"As said before he ate with relish the inner organs, nutty gizzards, fried cods' roes while Richie Goulding, Collis, Ward ate steak and kidney, steak then kidney, bite by bite of pie he ate Bloom ate they ate.
Bloom with Goulding, married in silence, ate. Dinners fit for princes." (U11.519)
"By Bachelor's walk jogjaunty jingled Blazes Boylan, bachelor, in sun, in heat, mare's glossy rump atrot, with flick of whip, on bounding tyres: sprawled, warmseated, Boylan impatience, ardentbold." (U11.524)
"Horn. Have you the? Horn. Have you the? Haw haw horn." (U11.527)
"Over their voices Dollard bassooned attack, booming over bombarding chords:
- When love absorbs my ardent soul...
Roll of Bensoulbenjamin rolled to the quivery loveshivery roofpanes.
- War! War! cried Father Cowley. You're the warrior. " (U11.528)
"- So I am, Ben Warrior laughed. I was thinking of your landlord. Love or money.
He stopped. He wagged huge beard, huge face over his blunder huge." (U11.533)
"- Sure, you'd burst the tympanum of her ear, man, Mr Dedalus said through smoke aroma, with an organ like yours.
In bearded abundant laughter Dollard shook upon the keyboard. He would." (U11.536)
"- Not to mention another membrane, Father Cowley added. Half time, Ben. Amoroso ma non troppo. Let me there." (U11.540)
"Miss Kennedy served two gentlemen with tankards of cool stout. She passed a remark. It was indeed, first gentleman said, beautiful weather. They drank cool stout. Did she know where the lord lieutenant was going? And heard steelhoofs ringhoof ring. No, she couldn't say. But it would be in the paper. O, she needn't trouble. No trouble. She waved about her outspread Independent, searching, the lord lieutenant, her pinnacles of hair slowmoving, lord lieuten. Too much trouble, first gentleman said. O, not in the least. Way he looked that. Lord lieutenant. Gold by bronze heard iron steel.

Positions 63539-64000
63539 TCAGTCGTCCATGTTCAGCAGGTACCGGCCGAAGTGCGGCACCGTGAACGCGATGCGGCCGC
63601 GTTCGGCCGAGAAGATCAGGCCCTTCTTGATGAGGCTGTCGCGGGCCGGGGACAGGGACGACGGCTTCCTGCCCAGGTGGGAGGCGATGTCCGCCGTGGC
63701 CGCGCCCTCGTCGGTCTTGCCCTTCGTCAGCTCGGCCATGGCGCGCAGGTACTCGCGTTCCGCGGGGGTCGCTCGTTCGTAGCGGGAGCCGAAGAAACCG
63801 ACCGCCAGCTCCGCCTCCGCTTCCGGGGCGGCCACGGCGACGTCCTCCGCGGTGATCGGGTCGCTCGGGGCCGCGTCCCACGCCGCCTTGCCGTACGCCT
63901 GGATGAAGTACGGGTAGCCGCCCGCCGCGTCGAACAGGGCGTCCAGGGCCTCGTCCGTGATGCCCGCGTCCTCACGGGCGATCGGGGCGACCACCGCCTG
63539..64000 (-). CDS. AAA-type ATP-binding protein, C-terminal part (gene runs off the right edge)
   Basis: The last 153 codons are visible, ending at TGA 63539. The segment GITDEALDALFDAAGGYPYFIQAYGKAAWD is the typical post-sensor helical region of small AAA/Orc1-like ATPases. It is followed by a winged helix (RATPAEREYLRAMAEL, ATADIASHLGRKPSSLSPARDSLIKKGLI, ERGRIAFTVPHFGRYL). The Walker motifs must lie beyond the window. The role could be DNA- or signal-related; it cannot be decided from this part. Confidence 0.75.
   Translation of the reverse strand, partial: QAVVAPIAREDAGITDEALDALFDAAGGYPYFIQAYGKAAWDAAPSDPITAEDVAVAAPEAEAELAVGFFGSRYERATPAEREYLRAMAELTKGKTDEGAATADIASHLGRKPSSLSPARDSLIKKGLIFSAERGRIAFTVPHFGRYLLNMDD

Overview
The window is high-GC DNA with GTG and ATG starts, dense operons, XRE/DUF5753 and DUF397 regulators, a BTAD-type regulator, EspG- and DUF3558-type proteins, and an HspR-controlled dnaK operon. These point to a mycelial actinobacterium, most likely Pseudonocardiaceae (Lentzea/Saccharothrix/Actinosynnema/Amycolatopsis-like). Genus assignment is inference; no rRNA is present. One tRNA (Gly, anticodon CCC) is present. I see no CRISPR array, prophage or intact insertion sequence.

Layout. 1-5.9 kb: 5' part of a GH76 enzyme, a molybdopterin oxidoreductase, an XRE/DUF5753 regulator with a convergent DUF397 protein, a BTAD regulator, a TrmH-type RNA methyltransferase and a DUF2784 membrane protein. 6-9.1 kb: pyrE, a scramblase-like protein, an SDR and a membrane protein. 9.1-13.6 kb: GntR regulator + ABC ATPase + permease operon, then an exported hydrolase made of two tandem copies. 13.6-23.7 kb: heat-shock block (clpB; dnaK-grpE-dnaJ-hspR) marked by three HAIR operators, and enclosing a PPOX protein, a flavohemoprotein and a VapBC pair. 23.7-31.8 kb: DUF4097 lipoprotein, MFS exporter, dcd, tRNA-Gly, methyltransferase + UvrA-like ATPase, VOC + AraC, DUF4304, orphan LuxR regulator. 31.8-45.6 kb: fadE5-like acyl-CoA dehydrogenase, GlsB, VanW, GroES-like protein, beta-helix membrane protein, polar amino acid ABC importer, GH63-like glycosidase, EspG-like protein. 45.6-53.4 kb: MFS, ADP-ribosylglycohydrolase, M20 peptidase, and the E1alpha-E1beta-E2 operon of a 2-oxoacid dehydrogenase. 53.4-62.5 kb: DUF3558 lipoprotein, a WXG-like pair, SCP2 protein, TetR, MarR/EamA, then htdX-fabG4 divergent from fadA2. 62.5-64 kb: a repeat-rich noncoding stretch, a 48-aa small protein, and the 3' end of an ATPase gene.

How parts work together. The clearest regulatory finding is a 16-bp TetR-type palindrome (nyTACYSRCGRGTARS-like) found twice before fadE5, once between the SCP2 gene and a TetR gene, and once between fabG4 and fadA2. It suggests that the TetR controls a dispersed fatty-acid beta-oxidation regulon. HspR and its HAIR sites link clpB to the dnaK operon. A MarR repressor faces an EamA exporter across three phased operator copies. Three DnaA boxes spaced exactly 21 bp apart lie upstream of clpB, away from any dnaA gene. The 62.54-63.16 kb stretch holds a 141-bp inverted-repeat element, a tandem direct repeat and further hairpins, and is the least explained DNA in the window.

- ........... my ardent soul
I care not foror the morrow." (U11.542)
"In liver gravy Bloom mashed mashed potatoes. Love and war someone is. Ben Dollard's famous. Night he ran round to us to borrow a dress suit for that concert. Trousers tight as a drum on him. Musical porkers. Molly did laugh when he went out." (U11.553)
"Piano again. Cowley it is. Way he sits in to it, like one together, mutual understanding." (11.573)
"Tiresome shapers scraping fiddles, eye on the bowend," (U11.574)
"sawing the cello, remind you of toothache. Her high long snore. Night we were in the box. Trombone under blowing like a grampus, between the acts, other brass chap unscrewing, emptying spittle. Conductor's legs too, bagstrousers, jiggedy jiggedy. Do right to hide them." (U11.575)
"Only the harp. Lovely gold glowering light. Girl touched it. Poop of a lovely. Gravy's rather good fit for a. Golden ship. Erin." (U11.580)
"The harp that once or twice." (U11.581)
From the song by Thomas Moore:
'The harp that once through Tara's halls
The soul of music shed,
Now hangs as mute on Tara's walls
As if that soul were fled.'
"Down stage he strode some paces, grave, tall in affliction, his long arms outheld. Hoarsely the apple of his throat hoarsed softly. Softly he sang to a dusty seascape there: A Last Farewell. A headland, a ship, a sail upon the billows. Farewell. A lovely girl, her veil awave upon the wind upon the headland, wind around her.
- M'appari tutt'amor:
Il mio sguardo l'incontr..." (U11.588)
"She waved, unhearing Cowley, her veil to one departing, dear one, to wind, love, speeding sail, return.
- Go on, Simon.
- Ah, sure, my dancing days are done, Ben... Well..." (U11.596)